The 802.11 family

- 802.11b
In July 1999, IEEE expanded on the original 802.11 standard (which is no longer manufactured), creating the 802.11b specification. 802.11b supports bandwidth up to 11 Mbps (on the 2.4GHz spectrum), comparable to traditional Ethernet. 802.11b is the old protocol. Most vendors no longer sell it.
- 802.11a
802.11a was created at the same time as 802.11b. 802.11a supports bandwidths up to 54 Mbps, much like a growing number of cordless phones, and signals in a regulated frequency spectrum around 5 GHz, preventing signal interference from other devices. This higher frequency compared to 802.11b shortens the range of 802.11a networks. Because 802.11a and 802.11b utilize different frequencies, the two technologies are incompatible with each other.
- 802.11g
In 2002 and 2003, WLAN products supporting a newer standard called 802.11g emerged on the market. 802.11g attempts to combine the bestof both 802.11a and 802.11b. 802.11g supports bandwidth up to 54 Mbps, and for greater range uses the 2.4 GHz frequency (appliances may interfere on the signal frequency). 802.11g is backwards compatible with 802.11b, meaning that 802.11g access points will work with 802.11b wireless network adapters and vice versa. 802.11g has become the new standard for Wi-Fi networking.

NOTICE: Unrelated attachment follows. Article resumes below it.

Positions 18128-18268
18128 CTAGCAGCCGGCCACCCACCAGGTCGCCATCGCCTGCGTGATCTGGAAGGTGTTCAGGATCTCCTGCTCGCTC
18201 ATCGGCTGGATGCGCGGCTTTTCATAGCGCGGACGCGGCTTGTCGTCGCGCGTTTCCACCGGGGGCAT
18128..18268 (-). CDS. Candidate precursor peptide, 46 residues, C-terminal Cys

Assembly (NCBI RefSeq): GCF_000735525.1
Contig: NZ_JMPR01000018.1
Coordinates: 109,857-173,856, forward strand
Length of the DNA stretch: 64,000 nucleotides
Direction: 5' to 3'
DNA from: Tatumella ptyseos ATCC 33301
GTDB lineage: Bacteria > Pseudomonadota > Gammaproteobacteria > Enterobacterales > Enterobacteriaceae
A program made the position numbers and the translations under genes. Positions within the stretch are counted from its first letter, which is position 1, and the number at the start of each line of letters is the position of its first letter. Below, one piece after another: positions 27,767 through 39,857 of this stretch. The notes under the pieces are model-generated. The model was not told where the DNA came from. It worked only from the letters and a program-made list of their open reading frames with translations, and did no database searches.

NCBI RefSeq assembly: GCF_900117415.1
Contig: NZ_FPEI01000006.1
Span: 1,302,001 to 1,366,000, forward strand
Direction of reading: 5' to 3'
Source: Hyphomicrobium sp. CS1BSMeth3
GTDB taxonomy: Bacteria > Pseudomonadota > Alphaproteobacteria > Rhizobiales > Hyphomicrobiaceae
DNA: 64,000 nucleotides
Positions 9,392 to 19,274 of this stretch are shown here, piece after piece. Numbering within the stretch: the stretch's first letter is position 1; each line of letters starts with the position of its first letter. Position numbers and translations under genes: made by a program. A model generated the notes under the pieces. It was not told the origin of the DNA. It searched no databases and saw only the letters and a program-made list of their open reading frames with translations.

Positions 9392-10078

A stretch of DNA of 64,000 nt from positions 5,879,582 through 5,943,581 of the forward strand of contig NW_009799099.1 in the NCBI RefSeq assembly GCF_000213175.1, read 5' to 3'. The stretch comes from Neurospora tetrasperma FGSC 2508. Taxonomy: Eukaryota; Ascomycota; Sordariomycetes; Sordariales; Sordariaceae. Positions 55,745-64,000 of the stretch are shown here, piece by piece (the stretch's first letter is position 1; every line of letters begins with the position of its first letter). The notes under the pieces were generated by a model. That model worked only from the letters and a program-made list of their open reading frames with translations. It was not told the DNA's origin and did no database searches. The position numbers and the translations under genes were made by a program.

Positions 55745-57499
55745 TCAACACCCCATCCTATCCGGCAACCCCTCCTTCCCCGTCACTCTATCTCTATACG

Note: Faster variants of 802.11g are available: super G, MIMO, pre-N.However, because these products are based on proprietary solutions, not a ratified standard, mixing and matching gear across vendors typically results in degraded performance.
- 802.11n
The newest IEEE standard in the Wi-Fi category is 802.11n. It was designed to improve the amount of bandwidth supported by utilizing multiple wireless signals and antennas (called MIMO technology) instead of one.
802.11n is a breakthrough technology that enables Wi-Fi networks to do more, faster, and over a larger area. 802.11n Wi-Fi provides the very best connection available for computer networking and home entertainment applications alike - delivering the range, bandwidth, and performance today's multimedia applications and products demand.
The new industry certification for 802.11n is called Wi-Fi certified 802.11n draft 2.0 and is the consumer's indication that a product has passed rigorous testing and can deliver the very best user experience.